The other imperfection is that Calyx Pat does not come with stock cable for Apple devices. You will need to buy the Apple Camera USB Kit in order to use the Calyx PAT with Apple devices. Besides, connecting another adapter cable will only increase the cable length and this will reduce the portability.

Inside the Calyx PAT.
I opened up one of the Calyx PAT and took some photos. Here you can see that Calyx PAT offers top notch build quality. Its circuit is quite direct and simple. It's sound is clean and without coloration.
The Sound.
Calyx PAT is entry level DAC which is designed for maximum portability and operate with minimum power. It only able to play up to 16bit 48 kHz. Please do not expect it to play DSD. Calyx PAT is the upgrade for device's in-built DAC. I tried the Calyx PAT on several in-ears and headphones with Samsung Galaxy S4, Samsung Galaxy Note 2 and iPhone 5s playing 16 bit 44.1 kHz FLAC and Apple Lossless. It benefits the in-ears more than headphones because the output power is not high and it drives the low impedance yet high sensitivity in-ears very well. The signature is slightly warmer. It gives you the presentation with more details, slightly improved synergy and slightly better sound stage. Besides, it enhances the low frequency and give more bass. Calyx PAT does bring out the details compare to in-built DAC. The improvements and enhancements are there but not very impressive that will blow you away.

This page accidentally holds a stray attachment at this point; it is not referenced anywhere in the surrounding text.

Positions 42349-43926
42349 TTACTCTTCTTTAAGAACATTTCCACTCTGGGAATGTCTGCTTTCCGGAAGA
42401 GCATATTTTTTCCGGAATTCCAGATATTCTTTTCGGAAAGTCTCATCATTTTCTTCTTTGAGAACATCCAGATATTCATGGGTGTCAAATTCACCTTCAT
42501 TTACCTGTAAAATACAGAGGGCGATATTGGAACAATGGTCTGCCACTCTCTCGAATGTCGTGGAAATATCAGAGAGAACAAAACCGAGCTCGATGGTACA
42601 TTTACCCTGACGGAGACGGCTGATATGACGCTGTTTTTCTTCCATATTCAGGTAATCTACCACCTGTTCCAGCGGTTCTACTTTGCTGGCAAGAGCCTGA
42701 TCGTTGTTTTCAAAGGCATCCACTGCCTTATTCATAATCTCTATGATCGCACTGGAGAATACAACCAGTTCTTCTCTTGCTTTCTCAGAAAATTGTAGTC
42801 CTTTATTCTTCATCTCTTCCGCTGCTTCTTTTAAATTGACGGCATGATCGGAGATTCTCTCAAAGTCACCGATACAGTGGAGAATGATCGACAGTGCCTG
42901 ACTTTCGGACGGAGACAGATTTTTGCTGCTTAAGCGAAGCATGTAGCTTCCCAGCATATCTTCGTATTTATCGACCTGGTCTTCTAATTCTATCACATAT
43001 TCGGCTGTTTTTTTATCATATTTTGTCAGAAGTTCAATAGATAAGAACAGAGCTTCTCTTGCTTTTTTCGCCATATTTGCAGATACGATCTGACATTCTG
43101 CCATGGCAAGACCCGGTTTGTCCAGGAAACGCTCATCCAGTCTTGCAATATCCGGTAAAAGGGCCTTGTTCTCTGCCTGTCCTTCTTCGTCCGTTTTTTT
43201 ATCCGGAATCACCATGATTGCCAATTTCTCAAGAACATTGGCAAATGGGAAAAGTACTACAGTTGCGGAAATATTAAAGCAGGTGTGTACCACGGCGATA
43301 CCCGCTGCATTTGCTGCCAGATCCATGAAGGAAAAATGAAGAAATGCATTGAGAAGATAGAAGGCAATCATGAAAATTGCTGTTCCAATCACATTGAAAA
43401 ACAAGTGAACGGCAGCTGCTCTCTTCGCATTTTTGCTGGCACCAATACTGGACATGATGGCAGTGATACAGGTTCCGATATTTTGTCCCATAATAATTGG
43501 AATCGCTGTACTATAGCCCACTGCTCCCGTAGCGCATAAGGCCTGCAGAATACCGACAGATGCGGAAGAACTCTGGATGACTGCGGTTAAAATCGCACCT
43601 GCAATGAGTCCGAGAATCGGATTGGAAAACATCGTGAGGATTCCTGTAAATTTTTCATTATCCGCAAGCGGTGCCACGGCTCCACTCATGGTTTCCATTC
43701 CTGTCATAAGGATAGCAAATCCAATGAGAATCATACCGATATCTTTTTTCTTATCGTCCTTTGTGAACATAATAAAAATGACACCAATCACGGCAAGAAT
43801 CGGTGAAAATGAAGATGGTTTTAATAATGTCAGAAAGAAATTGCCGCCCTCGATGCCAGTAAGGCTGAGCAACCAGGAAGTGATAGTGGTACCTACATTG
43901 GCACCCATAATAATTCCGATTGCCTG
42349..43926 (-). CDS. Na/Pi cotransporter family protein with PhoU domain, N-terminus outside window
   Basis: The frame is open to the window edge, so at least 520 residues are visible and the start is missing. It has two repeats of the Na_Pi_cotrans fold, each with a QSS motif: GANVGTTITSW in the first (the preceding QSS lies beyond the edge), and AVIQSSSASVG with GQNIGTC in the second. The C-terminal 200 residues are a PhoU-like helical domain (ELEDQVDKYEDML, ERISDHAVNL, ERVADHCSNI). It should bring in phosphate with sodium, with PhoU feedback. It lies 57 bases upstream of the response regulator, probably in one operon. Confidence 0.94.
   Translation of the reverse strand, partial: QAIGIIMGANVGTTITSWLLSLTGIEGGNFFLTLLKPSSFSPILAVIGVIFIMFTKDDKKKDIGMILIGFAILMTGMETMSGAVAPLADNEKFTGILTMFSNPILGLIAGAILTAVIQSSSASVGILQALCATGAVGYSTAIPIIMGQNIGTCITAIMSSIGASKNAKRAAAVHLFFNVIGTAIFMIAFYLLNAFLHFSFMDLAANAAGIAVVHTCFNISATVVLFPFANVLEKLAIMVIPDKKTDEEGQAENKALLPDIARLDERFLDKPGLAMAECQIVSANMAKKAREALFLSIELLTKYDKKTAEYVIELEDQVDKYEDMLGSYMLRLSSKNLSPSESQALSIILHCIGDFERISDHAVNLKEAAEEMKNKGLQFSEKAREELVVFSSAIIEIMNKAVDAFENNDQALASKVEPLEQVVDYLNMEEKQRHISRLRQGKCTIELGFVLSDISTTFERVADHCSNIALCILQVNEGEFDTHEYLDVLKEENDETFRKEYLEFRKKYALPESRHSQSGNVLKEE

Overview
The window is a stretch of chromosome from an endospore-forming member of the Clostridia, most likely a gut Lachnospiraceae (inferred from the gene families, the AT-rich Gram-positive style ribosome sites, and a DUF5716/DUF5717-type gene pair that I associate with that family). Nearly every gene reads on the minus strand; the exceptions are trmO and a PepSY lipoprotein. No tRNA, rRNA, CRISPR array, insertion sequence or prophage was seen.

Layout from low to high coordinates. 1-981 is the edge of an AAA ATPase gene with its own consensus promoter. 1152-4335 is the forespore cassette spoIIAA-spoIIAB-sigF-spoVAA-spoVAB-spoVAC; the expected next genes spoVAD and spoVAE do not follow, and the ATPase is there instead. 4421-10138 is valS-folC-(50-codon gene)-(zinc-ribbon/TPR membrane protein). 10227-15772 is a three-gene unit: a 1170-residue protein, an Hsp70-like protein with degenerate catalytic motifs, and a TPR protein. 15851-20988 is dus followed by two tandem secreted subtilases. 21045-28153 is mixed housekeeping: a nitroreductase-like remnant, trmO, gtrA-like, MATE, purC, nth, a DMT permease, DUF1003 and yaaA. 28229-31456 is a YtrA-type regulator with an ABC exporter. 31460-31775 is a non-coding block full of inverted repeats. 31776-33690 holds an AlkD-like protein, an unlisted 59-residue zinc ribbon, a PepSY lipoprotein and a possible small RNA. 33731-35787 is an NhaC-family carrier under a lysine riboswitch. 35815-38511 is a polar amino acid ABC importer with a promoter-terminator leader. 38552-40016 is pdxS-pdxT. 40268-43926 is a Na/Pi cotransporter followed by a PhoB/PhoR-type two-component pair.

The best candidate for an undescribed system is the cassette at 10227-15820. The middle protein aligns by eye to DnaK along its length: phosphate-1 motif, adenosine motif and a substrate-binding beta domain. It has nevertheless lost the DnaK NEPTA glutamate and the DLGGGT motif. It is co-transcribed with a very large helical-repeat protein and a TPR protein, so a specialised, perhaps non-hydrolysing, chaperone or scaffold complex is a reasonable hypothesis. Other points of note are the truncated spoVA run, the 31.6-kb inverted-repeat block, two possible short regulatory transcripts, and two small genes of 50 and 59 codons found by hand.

For headphones, it is capable to drive low impedance portable headphones (32 Ohm). However it is recommended to pair it with an amplifier to get more synergy.
Power Source : USB
DAC : 16 Bit / 48 kHz
Output : 3.5 mm Stereomini, 0.8 V, 1.8 Ω
Dimension : 60 mm (H), 30 mm (W), 7.5 mm (D)
Weight : 20 g
Color : Gold, Blue, Red
Accessories : Micro USB OTG, Micro USB to USB

The Conclusion
Well, Calyx PAT definitely is a good buy for $99 (RM399) for entry level DAC if you ask me. It offers good build quality, good portability and good sound. If you are looking for entry-level DAC upgrade and you are using in-ears then I would recommend Calyx PAT to you. If you are using headphones then I would recommend you to pair another amplifier with Calyx PAT to drive your headphones to its potential. Calyx PAT is low cost, excellent sounding for the price, compatible with PC and mobile devices, such worthy product not only recommended to audiophile but everyone who appreciates good sound. Highly recommended.